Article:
COLUMBUS, Ohio – Ohio’s Democratic senator was joined by a Columbus restaurant owner and one of his servers in a pitch for a proposal to raise the federal minimum wage above $10 an hour.
Senator Sherrod Brown was joined by Mark Dempsey, owner of Dempsey’s Restaurant, and Heather Ross, a server at the restaurant in Columbus Thursday to call for passage of the Fair Minimum Wage Act, which Brown has co-sponsored, which would raise the federal minimum wage to $10.10 an hour from $7.25 and provide the first minimum wage increase to tipped employees in more than 20 years.
“Working full-time in a minimum wage job in Ohio pays about $16,000 per year— which isn’t much to live on when you’re trying to put food on the table, fill your gas tank, send your children to school, and provide a safe place for them to live. Ensuring a fair wage is good for middle class families and good for our economy,” Brown said.
According to Brown’s office, the bill would boost the annual income of a worker earning the minimum wage to $21,000, lifting them above the poverty line for a family of three.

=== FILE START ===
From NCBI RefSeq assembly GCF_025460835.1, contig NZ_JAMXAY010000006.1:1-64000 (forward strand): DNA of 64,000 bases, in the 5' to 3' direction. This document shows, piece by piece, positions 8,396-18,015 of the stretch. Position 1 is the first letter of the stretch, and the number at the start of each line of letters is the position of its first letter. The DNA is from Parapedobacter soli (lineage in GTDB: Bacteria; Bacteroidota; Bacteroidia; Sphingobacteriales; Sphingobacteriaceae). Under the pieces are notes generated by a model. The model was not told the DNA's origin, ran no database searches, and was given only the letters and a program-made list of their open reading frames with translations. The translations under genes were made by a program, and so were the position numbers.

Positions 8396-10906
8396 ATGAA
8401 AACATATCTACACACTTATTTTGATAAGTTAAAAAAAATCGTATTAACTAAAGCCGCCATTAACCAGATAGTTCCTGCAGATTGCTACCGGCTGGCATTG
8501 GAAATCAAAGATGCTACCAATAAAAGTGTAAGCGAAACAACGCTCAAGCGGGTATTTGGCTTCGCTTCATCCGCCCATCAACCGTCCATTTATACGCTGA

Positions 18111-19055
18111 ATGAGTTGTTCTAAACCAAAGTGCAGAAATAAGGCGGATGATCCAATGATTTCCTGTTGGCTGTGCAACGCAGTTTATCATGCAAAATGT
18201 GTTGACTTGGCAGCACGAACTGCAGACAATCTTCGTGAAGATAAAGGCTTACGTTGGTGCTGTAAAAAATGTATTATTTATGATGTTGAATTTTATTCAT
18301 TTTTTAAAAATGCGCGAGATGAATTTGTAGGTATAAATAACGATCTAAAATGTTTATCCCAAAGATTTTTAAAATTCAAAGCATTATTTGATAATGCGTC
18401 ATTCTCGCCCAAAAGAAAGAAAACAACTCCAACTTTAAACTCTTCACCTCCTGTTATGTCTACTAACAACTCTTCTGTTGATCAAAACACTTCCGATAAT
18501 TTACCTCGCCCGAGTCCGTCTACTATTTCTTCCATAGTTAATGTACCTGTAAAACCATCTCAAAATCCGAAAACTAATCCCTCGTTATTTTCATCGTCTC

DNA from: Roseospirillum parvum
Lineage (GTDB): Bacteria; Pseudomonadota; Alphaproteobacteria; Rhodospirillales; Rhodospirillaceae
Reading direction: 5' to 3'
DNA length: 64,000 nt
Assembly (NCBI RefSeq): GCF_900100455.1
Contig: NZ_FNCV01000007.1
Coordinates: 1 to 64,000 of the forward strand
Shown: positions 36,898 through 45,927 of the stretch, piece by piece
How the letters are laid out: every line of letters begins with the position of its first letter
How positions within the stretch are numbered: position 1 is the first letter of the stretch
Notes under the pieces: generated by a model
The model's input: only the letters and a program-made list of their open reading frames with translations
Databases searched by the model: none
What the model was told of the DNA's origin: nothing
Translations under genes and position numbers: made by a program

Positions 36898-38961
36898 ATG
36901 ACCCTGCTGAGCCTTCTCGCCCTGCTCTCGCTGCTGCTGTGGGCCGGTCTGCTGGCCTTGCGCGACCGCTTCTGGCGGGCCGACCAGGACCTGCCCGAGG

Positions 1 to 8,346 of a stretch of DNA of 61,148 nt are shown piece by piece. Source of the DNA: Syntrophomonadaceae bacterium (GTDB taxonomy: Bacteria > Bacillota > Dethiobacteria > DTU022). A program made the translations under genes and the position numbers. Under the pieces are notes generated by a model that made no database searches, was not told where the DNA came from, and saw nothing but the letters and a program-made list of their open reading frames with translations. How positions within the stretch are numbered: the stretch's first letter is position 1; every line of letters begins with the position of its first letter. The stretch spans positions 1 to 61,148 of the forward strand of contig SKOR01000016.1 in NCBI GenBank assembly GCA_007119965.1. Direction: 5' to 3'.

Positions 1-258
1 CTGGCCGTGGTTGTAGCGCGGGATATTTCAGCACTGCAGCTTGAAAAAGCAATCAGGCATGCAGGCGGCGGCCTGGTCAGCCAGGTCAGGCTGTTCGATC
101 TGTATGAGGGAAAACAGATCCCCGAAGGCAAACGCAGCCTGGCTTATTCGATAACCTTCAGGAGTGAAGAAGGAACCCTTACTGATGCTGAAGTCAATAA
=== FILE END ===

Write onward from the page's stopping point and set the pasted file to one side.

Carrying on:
Dempsey said paying his employees more than the minimum wage has been good for business and he called on other restaurant owners to follow suit.
According to the National Employment Law Project, a pro-labor policy group, if the minimum wage had kept up with inflation over the past 40 years, it would be worth approximately $10.55 per hour today, Brown said.
The Fair Minimum Wage Act would raise the minimum wage to $10.10 an hour from its current $7.25 in three steps of 95 cents, provide for automatic annual increases linked to changes in the cost of living, and raise the minimum wage for tipped workers — currently $2.13 an hour — to 70 percent of the regular minimum wage.
Brown estimates, if the bill becomes law more than 30 million workers would get a raise.